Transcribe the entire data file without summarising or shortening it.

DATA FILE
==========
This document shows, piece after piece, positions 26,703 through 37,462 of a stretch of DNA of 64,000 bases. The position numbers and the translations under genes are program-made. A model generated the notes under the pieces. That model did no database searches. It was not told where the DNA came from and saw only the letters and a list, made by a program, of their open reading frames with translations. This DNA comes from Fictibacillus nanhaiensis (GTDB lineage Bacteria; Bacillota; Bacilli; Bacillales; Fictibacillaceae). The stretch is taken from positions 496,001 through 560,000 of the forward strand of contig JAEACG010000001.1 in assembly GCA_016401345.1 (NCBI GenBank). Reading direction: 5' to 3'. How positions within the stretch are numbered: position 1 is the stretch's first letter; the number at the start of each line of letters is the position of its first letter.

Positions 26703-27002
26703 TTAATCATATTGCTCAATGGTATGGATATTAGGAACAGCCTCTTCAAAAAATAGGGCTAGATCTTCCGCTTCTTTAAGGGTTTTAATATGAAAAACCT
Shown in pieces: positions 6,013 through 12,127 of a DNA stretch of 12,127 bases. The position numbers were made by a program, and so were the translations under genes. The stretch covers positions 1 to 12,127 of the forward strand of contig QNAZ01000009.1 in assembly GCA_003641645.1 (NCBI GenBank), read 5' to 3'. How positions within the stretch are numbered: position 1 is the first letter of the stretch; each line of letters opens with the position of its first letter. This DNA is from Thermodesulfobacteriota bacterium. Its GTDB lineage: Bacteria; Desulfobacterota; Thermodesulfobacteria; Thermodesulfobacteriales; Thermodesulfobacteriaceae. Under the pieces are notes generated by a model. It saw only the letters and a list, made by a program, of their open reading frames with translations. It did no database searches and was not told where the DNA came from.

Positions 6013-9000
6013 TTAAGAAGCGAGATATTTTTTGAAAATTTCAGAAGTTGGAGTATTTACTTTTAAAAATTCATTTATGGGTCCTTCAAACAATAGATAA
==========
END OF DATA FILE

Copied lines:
This document shows, piece after piece, positions 26,703 through 37,462 of a stretch of DNA of 64,000 bases. The position numbers and the translations under genes are program-made. A model generated the notes under the pieces. That model did no database searches. It was not told where the DNA came from and saw only the letters and a list, made by a program, of their open reading frames with translations. This DNA comes from Fictibacillus nanhaiensis (GTDB lineage Bacteria; Bacillota; Bacilli; Bacillales; Fictibacillaceae). The stretch is taken from positions 496,001 through 560,000 of the forward strand of contig JAEACG010000001.1 in assembly GCA_016401345.1 (NCBI GenBank). Reading direction: 5' to 3'. How positions within the stretch are numbered: position 1 is the stretch's first letter; the number at the start of each line of letters is the position of its first letter.

Positions 26703-27002
26703 TTAATCATATTGCTCAATGGTATGGATATTAGGAACAGCCTCTTCAAAAAATAGGGCTAGATCTTCCGCTTCTTTAAGGGTTTTAATATGAAAAACCT
Shown in pieces: positions 6,013 through 12,127 of a DNA stretch of 12,127 bases. The position numbers were made by a program, and so were the translations under genes. The stretch covers positions 1 to 12,127 of the forward strand of contig QNAZ01000009.1 in assembly GCA_003641645.1 (NCBI GenBank), read 5' to 3'. How positions within the stretch are numbered: position 1 is the first letter of the stretch; each line of letters opens with the position of its first letter. This DNA is from Thermodesulfobacteriota bacterium. Its GTDB lineage: Bacteria; Desulfobacterota; Thermodesulfobacteria; Thermodesulfobacteriales; Thermodesulfobacteriaceae. Under the pieces are notes generated by a model. It saw only the letters and a list, made by a program, of their open reading frames with translations. It did no database searches and was not told where the DNA came from.

Positions 6013-9000
6013 TTAAGAAGCGAGATATTTTTTGAAAATTTCAGAAGTTGGAGTATTTACTTTTAAAAATTCATTTATGGGTCCTTCAAACAATAGATAA